This may be the longest I’ve gone without writing in my blog since I started it. Sorry ’bout that. All the craziness that went on in the comments section of my blog regarding Library 2.0 really made me want to take a break. I didn’t have the mental energy to defend myself or explain myself anymore. When I wrote Let’s Just Make Libraries Better, OK? I was trying to say, “hey, whether you’re a fan of Library 2.0 or not, let’s just remember our common interest in innovation and in improving libraries and forget about all this bickering.” But looking at the comments, I guess that really didn’t come through, though there were certainly echoes of what I wrote in what the Michaels wrote on the ALA TechSource Blog. I was happy to see that the rhetoric was being toned down on all sides and talking about Library 2.0 being a movement to serve all library populations. I had really wanted to comment on Stephen Abrams’ blog post entitled Web 2.0, Library 2.0, Librarian 2.0 Part Two, because he painted such a ridiculous and one-dimensional picture of those who have criticized or questioned Library 2.0. He made it sound as if criticisms of Library 2.0 only involved criticisms of the name and criticisms of the fact that people have always been doing Library 2.0 stuff (though I never even heard anyone say that, just that the ideas bundled into Library 2.0 were not new). If he really believes that, then he obviously didn’t bother to read much in the commentary in the blogosphere before writing his post. But this comment frustrated me the most “maybe listening to the change resistance wrapped up as commentary is just pointng to the work we need to do to evolve.” The people who criticized Library 2.0 are many of the same people who have been promoting innovative ideas in libraries for years and who are BIG fans of technology. I know this was not aimed personally at me, but could anyone really acuse me of being resistant to change? Trust me, that most librarians who are resistant to innovation are not writing blogs, reading blogs, and have never heard the term Library 2.0.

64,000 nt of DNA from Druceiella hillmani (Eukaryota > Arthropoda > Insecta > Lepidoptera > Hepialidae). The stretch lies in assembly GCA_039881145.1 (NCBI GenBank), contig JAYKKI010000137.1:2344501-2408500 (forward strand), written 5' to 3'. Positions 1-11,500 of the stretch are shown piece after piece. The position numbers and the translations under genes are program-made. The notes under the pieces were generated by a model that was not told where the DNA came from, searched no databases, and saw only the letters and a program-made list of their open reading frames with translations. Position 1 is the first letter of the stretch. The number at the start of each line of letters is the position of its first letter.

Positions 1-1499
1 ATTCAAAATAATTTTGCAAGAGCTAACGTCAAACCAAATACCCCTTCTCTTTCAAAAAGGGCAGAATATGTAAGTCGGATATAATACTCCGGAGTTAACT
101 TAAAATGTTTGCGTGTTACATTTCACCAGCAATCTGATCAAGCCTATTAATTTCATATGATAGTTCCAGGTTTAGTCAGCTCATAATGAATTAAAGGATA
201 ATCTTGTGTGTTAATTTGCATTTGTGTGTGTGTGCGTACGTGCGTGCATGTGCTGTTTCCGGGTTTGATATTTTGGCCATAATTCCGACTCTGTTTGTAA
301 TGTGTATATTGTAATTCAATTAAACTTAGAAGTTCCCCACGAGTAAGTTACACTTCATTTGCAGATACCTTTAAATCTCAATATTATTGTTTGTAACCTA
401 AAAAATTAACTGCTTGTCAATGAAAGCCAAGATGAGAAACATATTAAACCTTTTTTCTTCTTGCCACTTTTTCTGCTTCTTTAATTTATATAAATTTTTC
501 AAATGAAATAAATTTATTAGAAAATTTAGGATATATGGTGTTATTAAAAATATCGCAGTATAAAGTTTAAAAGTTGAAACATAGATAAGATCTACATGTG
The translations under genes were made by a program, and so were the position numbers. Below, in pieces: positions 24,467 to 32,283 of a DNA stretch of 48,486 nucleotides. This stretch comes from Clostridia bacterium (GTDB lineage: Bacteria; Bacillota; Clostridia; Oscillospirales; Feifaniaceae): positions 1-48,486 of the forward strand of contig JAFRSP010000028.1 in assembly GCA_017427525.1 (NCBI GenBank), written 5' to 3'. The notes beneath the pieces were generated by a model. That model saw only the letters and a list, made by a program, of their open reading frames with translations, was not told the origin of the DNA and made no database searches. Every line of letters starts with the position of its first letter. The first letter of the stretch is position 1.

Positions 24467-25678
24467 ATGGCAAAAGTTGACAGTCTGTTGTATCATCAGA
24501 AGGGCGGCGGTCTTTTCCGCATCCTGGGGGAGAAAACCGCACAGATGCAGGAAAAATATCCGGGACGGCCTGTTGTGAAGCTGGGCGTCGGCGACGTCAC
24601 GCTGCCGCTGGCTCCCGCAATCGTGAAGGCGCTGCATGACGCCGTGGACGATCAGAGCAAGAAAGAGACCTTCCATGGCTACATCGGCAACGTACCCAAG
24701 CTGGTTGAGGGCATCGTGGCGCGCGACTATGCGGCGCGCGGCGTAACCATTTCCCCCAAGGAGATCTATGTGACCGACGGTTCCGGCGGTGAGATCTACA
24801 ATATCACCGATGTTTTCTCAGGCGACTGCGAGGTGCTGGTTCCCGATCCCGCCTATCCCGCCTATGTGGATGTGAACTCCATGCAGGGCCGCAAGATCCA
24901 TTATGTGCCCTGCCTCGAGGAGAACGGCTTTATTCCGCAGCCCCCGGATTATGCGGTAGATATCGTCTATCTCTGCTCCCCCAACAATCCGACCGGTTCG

But I digress. I really didn’t want to go there. From here on in, I’m staying out of the Library 2.0 fray, which will be easy since talk about it seems to have quieted on both sides. I’ve been working a lot on the book lately. Last weekend, I wrote 6,000 words in one day! I didn’t know I was capable of writing that much. I’m the type of person who needs absolute quiet and long periods of uninterupted time to write. I’m not one of those “three pages per day” kind of people who can actually focus their brain enough to write a bit, stop, and pick up the thread again the next day. I guess it’s good that I can keep up writing for 14 hours in a single day, but I wish I could just come home from work and be able to focus on my writing. I really have to be in the right mental place to write well, and that means doing it on the weekends. Thank goodness I have my husband around to feed me while I’m writing or I’d probably starve to death. ;)

I just finished a chapter on podcasting and it gave me the opportunity to listen to A LOT of podcasts. There were some library podcasts I was really impressed with and some that I honestly wondered if anyone was going to want to listen to (other than someone writing about podcasting in libraries). The best podcasts were ones that were short and sweet. I liked the cute little Audio To Go podcasts at WPI. They take between 1 and 3 minutes to introduce a database or useful Web site — what is it, how to use it, and how it can be used by students. What I thought was really smart is that they offered to enter people into a raffle if they could do a specific search and send the results to the librarians. GENIUS! If you can get them to actually use the resource, they may actually see how it could be useful to them. Paradoxically, I also liked the podcasts at Dowling College, which ran a good deal longer (about 10 to 23 minutes). There were a few really cool elements to their podcasts, which any podcaster should learn: